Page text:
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Advancing Nuclear Medicine through Innovation SIDEBAR 2.1 Radionuclides Used in Nuclear Medicine Radionuclides (also called radioisotopes) are chemical elements that are radioactive. The nucleus of an unstable radionuclide becomes stable by emitting energy, such as alpha or beta particles. The nucleus may also emit energy in the form of electromagnetic radiation known as gamma rays. Although radionuclides can be found in nature, all radionuclides used in nuclear medicine are produced in linear accelerators, cyclotrons, or nuclear reactors. Each radionuclide has unique properties that make it useful for certain diagnostic and therapeutic tools. The table summarizes commonly used radionuclides for imaging and therapy. Commonly Used Radionuclides for Imaging and Therapy Radionuclide Half-Life Type of Radiation Emitted Imaging Technique Used Imaging       Carbon-11 20.33 min positron PET Nitrogen-13 9.97 min positron PET Oxygen-15 2.04 min positron PET Fluorine-18 109.75 min positron PET Technetium-99m 6.02 hours gamma SPECT Indium-111 2.8 days gamma SPECT Iodine-123 13 hours gamma SPECT Therapy       Iodine-131 8 days beta   Yttrium-90 2.7 days beta   unique partnership among the national laboratories, academia, and industry (Section 2.1). They have collaborated to develop: nuclear reactors and particle accelerators that produce radionuclides; chemical processes to synthesize radiopharmaceuticals that can be used for imaging and treatment; and instruments that can detect radiation emitted from the radionuclides that accumulate in the human body. According to data from the Center for Medicare and Medicaid Services (CMS), nuclear medicine plays an essential role in medical specialties from cardiology to oncology to neurology and psychiatry and is a $1.7 billion industry. The Society of Nuclear Medicine estimates that 20 million nuclear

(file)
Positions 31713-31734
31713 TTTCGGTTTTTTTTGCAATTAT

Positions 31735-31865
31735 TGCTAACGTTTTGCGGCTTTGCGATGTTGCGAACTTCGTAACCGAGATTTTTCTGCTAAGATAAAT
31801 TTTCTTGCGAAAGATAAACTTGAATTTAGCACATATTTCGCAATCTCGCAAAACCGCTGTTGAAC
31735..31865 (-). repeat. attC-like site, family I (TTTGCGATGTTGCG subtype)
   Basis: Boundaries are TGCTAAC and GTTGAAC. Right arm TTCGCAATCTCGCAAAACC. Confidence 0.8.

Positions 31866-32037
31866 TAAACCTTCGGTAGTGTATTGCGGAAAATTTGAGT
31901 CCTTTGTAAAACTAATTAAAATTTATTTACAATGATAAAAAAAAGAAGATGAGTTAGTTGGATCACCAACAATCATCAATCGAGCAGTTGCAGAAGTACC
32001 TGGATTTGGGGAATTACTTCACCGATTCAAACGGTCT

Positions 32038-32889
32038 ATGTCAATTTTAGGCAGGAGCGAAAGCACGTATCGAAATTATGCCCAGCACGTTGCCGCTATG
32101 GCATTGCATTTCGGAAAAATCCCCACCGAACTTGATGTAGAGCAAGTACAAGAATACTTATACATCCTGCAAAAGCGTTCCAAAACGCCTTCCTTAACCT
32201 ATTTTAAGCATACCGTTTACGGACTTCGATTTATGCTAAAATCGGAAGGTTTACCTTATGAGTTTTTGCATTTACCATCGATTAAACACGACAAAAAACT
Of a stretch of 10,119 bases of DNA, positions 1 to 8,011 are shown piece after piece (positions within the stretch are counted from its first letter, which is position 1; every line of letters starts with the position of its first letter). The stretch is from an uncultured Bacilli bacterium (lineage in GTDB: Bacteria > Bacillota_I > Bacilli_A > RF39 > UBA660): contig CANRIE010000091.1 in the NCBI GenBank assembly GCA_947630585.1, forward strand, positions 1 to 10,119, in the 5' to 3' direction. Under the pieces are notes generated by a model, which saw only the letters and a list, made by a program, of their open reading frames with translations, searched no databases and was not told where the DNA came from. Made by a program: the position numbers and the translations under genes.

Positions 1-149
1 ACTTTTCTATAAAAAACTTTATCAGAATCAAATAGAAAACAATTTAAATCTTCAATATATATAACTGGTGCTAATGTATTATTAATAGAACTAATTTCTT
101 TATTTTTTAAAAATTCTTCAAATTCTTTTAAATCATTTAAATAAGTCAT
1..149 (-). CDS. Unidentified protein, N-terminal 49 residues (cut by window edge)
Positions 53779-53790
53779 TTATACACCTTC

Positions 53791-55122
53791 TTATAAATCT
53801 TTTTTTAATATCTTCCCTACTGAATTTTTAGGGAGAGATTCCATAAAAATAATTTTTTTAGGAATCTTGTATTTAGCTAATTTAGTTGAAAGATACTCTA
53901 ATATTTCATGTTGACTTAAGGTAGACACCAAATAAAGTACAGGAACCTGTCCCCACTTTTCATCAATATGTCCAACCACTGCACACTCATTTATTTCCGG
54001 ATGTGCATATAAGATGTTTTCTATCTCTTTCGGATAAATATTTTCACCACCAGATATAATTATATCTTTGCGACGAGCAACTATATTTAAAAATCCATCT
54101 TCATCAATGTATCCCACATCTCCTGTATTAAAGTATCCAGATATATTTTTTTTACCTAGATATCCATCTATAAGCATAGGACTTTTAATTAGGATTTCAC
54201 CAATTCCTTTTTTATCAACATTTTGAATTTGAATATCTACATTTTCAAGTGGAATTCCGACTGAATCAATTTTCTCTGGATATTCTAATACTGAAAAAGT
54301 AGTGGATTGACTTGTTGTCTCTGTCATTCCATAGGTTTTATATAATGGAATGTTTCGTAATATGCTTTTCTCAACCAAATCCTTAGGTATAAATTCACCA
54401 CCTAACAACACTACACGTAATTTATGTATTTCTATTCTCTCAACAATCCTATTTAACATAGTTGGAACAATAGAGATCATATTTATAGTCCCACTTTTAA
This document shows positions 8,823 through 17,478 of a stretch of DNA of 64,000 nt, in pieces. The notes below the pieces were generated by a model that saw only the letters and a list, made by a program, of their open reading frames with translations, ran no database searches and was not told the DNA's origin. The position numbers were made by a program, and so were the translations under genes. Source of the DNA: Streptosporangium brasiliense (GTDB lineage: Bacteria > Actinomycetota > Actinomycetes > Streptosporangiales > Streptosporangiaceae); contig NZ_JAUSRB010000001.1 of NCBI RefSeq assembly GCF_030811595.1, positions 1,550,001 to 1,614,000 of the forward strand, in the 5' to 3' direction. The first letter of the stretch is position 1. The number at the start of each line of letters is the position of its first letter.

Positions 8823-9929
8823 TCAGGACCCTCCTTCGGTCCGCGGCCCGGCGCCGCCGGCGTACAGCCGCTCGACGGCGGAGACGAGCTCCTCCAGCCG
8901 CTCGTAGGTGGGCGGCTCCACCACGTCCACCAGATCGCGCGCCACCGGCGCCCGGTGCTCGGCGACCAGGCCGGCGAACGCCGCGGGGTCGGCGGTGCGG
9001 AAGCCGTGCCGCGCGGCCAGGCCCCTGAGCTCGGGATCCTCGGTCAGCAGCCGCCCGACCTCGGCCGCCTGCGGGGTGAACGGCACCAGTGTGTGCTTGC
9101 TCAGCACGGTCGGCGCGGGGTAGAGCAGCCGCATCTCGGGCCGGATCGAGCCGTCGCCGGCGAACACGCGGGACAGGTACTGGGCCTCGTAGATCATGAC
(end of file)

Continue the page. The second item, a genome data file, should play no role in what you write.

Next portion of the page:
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Advancing Nuclear Medicine through Innovation SIDEBAR 2.2 Nuclear Medicine Imaging Positron emission tomography (PET) is a nuclear medicine imaging technique that exploits the unique decay physics of positron-emitting radionuclides (Sidebar 2.9) and produces a three-dimensional image of radionuclide distribution. For example, the radiopharmaceutical fluorine-18-fluorodeoxyglucose (FDG) is a form of sugar labeled with a radionuclide [fluorine-18] that is imaged using PET. This imaging technique, which is commonly known as FDG-PET, detects differences between cancer and normal cells in the consumption of glucose. Cancer cells, particularly those from aggressive tumors, proliferate more rapidly than normal cells and consume considerably larger amounts of glucose. Not only can tumor sites be pinpointed through the detection of increased FDG consumption, but differences in FDG consumption in tissues can be detected. However, FDG may be taken up by other lesions, such as infectious foci, and not just tumors, so the diagnostic specificity of FDG-PET is limited. In the future, the network of cyclotron/radiopharmacies that are now focused exclusively on making FDG are well positioned to provide distribution of other fluorine-18-labeled radiopharmaceuticals to regional hospitals as these are developed and approved for clinical use. In addition, development and regional deployment of lower cost radionuclide-producing machines may make other radiopharmaceuticals based on radionuclides with shorter half-lives such as carbon-11 more widely available. Single photon emission computed tomography (SPECT) is another common nuclear medicine imaging device. SPECT uses gamma cameras to obtain three-dimensional images. To acquire SPECT images, the gamma camera is rotated around the patient and multiple images from multiple angles are obtained. A computer can then reconstruct the images. Radiopharmaceuticals used for SPECT are labeled with gamma-emitting radionuclides such as technetium-99m, iodine-123, and thallium-201. SPECT is used extensively to study cardiac health (e.g., blood flow to the heart through myocardial perfusion imaging) and to image blood flow to the brain. PET and SPECT each have distinct advantages and disadvantages that make them useful for detecting certain conditions. Each technique uses different properties of radioactive elements in creating an image. For example, one of the advantages of SPECT compared with PET is that more than one radiotracer can be used at a time. In addition, the longer half-life of radionuclides used with SPECT makes this imaging procedure more readily available to the medical community at large. However, PET images have higher sensitivity than SPECT images by a factor of 2 to 3 and use radiopharmaceuticals that provide more physiological information.